March of the Penguins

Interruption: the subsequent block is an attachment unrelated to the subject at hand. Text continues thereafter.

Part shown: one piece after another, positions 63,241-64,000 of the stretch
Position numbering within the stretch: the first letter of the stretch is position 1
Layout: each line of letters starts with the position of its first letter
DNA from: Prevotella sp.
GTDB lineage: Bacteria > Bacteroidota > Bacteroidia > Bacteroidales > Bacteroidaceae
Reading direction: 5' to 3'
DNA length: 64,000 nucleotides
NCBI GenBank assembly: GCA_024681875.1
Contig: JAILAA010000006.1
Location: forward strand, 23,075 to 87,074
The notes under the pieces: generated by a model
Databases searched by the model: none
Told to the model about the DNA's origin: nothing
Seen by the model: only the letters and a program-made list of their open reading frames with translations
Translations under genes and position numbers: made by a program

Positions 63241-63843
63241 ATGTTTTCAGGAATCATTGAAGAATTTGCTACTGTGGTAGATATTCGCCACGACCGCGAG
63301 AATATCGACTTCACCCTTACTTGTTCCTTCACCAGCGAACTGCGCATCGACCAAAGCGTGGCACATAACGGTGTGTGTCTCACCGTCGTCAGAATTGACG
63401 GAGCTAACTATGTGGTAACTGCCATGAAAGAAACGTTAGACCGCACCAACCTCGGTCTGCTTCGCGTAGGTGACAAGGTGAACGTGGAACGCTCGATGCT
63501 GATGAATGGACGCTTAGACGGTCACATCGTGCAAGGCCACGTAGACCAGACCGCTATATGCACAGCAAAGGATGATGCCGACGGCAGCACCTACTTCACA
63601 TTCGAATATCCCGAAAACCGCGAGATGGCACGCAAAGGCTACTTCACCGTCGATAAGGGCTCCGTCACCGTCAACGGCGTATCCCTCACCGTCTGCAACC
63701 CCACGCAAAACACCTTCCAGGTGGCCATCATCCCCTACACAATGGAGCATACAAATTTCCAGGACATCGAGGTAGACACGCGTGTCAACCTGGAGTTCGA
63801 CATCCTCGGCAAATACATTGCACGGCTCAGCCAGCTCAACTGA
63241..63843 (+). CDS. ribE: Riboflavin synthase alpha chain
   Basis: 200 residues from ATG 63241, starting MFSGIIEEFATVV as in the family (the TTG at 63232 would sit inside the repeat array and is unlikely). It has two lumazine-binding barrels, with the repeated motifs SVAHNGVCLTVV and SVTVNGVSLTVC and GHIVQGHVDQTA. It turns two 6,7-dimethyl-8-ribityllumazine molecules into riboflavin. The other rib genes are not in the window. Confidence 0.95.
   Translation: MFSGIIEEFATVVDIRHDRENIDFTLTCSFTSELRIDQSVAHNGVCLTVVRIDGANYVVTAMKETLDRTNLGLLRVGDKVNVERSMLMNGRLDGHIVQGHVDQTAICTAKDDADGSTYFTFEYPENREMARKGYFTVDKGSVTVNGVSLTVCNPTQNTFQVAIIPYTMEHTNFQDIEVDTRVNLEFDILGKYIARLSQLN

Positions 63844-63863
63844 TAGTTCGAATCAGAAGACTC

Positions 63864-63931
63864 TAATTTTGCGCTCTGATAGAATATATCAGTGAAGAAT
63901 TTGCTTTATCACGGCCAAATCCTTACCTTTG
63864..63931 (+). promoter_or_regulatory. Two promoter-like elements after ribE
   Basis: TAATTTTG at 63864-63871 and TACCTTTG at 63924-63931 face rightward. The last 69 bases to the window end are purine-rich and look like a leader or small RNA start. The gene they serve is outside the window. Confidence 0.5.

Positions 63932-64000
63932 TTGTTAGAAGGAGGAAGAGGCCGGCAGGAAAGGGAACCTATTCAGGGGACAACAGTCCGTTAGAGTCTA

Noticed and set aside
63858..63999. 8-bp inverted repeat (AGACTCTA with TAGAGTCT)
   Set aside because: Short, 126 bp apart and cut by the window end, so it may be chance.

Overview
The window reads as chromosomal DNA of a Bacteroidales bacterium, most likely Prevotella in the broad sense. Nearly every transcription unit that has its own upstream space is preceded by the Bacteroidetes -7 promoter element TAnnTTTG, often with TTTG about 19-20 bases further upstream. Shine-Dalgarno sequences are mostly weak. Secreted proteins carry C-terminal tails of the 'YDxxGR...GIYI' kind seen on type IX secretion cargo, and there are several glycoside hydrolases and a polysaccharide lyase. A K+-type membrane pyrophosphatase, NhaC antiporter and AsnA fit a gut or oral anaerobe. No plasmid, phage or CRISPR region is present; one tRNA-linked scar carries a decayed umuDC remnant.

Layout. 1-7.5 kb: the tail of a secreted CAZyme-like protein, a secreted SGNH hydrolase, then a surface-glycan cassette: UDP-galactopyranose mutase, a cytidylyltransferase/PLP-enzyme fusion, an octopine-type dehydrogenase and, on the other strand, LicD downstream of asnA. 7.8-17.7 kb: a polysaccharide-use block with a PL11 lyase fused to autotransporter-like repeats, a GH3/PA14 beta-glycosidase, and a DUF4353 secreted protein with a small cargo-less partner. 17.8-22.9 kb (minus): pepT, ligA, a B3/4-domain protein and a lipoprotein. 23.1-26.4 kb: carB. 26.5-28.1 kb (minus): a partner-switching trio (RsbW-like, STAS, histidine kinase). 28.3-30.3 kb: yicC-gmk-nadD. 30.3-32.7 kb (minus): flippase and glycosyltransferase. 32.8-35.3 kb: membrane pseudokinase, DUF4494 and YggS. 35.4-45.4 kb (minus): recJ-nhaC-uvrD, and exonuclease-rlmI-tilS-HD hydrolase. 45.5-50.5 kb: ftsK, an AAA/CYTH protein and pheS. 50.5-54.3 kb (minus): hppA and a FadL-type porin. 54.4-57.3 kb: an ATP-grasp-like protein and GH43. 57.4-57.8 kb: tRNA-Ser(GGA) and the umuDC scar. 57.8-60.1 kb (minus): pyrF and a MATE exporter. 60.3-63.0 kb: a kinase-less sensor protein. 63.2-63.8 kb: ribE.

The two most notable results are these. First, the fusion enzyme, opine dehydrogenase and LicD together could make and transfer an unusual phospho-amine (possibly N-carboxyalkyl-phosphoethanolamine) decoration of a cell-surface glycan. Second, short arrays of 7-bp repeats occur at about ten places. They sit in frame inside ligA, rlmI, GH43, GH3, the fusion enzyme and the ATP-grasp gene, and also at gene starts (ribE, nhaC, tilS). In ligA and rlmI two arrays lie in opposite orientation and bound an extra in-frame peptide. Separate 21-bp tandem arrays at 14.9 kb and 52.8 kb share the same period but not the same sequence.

#45 in my movie challenge for the year was a big disappointment. It is a rare occasion that I get out to see a movie in the theater. The movie I really wanted to see, Hustle and Flow, was showing in just a few theaters and at inconvenient times. March of the Penguins, though, was showing at the close theater with good popcorn at a convenient time, so even though it wasn’t high on my list, I decided to give it a shot. While beautifully filmed under difficult conditions, the story, which is meant to be shocking, actually rather bored me. Yes, the penguins were awfully cute, but more than once it glossed over penguin death. Once they said that penguins who lag behind just “fade away” and later they say that a penguin father who does not survive the storm will just “disappear.” Buried under snow? Eaten by other penguins? Picked off by predators? The movie doesn’t say. There are times that the movie does show some of the more difficult moments, as when a mother penguin gets eaten by a seal, a penguin couple loses their egg, and baby pengins get attacked by a gull. But the movie can’t seem to decide how real it should get. Even these potentially disturbing scenes were primly edited. Ultimately, I wanted to know about the exceptions: what happens to the penguins who don’t conceive, whose mother’s don’t come back, the mothers who come back to find a dead father or baby, how many survive, how many die? March of the Penguins was lovely to look at and did have an interesting story. But the story, no matter how skillfully narrated by Morgan Freeman, did not delve in complexity or sophistication beyond the level of basic television. There were two other true animal movies out this summer, and I think my time and money would have been better spent on either The Wild Parrots of Telegraph Hill or Grizzly Man.

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